Some traditional biotech backers have not had the same hesitation. For example, Blackrock joined Exscientia’s €82.8M ($100M) Series C round in March this year, as well as a €101.9M ($123M) Series B for Cellarity (a Flagship Pioneering startup) in February. And in May last year, OrbiMed co-led a €87.0M ($105M) Series B for Canada-based AbCellera, months before the company raised €458.7M ($555.5M) in an IPO in December.
While conventional biotech investors know what they’re getting into, Grainger thinks tech investors have looked at the space and come away with the mistaken impression that AI approaches successful in other industries can be plugged into drug discovery. “I’m a critic of the unthinking hype,” he says.
Exscientia’s CFO, Ben Taylor, says new approaches are needed to improve on biopharma’s 95% failure rate, and tech investors are not jumping in blind. “Some of the most in-depth and insightful biotech questions [we’ve gotten] actually came out of firms who were traditionally considered tech investors,” he says.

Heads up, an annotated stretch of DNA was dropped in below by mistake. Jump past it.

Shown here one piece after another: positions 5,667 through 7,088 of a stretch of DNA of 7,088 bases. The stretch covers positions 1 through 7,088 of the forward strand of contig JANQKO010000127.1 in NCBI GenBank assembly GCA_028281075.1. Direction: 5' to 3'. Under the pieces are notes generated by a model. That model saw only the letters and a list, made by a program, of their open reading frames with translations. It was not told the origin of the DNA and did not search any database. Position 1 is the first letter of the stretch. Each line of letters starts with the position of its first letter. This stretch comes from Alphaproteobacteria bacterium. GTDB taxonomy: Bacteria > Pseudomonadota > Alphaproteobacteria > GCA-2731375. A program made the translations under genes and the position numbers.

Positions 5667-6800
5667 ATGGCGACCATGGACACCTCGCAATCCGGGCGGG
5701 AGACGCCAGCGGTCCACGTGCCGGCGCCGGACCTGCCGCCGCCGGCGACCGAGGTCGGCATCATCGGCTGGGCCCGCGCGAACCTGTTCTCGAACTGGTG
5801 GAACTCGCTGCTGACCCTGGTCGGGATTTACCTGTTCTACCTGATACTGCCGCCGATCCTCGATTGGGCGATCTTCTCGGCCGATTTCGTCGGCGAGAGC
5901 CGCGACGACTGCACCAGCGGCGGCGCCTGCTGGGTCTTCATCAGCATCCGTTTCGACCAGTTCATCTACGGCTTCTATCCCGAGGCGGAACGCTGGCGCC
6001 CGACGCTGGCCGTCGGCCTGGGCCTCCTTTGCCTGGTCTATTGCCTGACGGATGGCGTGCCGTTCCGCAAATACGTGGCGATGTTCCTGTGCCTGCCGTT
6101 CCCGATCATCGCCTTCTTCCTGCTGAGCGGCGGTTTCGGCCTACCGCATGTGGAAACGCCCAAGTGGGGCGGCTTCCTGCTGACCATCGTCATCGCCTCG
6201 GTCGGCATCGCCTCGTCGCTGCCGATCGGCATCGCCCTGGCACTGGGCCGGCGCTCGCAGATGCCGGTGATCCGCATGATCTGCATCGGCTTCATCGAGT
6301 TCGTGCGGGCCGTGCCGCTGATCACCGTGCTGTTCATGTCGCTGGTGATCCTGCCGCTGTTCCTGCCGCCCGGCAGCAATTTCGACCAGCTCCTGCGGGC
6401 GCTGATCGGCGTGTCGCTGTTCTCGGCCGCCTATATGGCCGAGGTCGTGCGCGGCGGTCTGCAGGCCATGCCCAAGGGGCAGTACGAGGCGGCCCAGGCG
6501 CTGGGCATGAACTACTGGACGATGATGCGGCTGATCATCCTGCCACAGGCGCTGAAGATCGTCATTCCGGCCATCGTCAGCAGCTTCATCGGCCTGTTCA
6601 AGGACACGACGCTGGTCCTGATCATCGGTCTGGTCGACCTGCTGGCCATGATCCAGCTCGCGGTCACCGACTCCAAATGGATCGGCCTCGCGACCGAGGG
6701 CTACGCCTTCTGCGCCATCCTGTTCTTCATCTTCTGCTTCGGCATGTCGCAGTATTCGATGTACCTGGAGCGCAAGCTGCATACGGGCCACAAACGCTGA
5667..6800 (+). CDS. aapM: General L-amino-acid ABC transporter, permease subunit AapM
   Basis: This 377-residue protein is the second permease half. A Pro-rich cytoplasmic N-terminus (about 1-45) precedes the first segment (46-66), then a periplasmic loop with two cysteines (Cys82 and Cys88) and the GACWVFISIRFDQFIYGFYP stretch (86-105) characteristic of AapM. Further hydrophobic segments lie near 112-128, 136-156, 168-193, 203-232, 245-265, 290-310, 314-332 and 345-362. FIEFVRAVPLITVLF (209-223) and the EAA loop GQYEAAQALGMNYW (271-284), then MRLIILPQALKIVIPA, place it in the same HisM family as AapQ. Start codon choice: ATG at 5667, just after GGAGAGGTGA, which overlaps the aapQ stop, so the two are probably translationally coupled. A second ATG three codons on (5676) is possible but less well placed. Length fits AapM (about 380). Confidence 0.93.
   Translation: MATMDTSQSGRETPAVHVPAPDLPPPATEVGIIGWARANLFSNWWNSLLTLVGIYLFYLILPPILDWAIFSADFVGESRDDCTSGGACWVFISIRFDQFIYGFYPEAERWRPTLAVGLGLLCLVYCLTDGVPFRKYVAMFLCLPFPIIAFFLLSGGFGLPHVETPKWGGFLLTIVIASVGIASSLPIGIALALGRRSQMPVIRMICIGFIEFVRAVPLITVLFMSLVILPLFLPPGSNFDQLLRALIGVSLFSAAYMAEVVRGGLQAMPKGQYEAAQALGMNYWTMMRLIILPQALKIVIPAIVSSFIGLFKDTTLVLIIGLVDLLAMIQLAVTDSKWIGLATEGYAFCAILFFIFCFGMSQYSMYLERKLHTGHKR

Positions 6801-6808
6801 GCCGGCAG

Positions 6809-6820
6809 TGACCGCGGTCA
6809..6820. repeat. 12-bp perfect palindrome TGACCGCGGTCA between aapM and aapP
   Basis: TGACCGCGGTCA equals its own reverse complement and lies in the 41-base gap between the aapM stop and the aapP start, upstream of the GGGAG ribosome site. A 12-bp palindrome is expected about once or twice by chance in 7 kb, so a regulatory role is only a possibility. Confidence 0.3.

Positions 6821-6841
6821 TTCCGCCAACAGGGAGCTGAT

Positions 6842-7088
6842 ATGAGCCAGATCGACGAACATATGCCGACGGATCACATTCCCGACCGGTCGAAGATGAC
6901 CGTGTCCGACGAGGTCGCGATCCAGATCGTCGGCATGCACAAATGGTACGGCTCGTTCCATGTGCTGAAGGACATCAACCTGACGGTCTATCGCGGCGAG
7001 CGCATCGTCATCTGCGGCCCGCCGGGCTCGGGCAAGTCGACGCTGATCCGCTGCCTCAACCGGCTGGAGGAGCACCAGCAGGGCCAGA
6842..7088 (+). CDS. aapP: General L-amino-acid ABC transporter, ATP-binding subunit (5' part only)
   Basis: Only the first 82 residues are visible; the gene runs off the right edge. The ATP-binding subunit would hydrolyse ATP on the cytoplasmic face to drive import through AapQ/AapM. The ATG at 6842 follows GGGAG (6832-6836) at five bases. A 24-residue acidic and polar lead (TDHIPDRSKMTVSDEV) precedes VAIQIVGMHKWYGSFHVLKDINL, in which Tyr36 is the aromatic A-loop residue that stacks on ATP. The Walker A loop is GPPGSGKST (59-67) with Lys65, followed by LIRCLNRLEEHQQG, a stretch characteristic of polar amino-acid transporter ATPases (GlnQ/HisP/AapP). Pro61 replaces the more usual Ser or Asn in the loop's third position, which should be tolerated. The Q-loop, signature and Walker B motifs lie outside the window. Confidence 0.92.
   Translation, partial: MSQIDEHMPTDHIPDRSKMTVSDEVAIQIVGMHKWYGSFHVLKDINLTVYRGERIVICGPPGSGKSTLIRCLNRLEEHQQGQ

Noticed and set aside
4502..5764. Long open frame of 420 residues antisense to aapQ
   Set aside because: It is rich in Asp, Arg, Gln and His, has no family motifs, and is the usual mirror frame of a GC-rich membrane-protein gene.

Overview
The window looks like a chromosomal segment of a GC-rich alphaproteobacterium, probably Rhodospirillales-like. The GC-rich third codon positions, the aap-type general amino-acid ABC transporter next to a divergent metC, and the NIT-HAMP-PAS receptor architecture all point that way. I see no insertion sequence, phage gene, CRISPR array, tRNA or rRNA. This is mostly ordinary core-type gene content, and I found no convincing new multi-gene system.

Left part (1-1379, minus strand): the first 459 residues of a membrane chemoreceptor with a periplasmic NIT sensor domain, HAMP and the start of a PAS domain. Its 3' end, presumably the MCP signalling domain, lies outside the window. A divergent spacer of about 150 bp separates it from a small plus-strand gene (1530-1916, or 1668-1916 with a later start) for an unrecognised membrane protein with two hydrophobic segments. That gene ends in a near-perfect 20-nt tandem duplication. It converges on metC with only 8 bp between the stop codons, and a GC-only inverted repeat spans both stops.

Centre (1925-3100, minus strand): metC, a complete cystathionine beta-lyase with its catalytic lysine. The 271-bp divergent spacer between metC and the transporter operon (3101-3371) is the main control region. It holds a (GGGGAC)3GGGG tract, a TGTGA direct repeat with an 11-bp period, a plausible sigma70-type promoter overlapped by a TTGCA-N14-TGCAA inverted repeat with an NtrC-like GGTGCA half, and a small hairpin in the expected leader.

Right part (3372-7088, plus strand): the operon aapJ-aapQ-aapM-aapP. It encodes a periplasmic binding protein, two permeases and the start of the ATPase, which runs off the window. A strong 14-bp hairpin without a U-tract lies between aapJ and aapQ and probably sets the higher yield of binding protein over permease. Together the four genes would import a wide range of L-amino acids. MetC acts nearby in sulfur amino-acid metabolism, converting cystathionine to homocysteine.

In addition, although the convergence of technologies has expanded the understanding among biotech investors in recent years, Exscientia was looking for a balance of specialists and long-term backers. “It was important to bring in investors who not only shared our vision, but also had the ability to support us for many years while we executed on our plan,” says Taylor.
Softbank, which led Exscientia’s private placement last week in addition to its mega-round in May, is one of the most prominent tech investors to delve into AI drug discovery, alongside Atomico, B Capital Group, The Chartered Group, Bulba Ventures, Drive Capital, and Koch Disruptive Technologies. It led or participated in other major rounds in the space including XtalPi, insitro, Relay Therapeutics, and Deep Genomics — all in North America. Nonetheless, SoftBank’s recent focus on Exscientia could bode well for other European players – few of which have announced major venture rounds to date.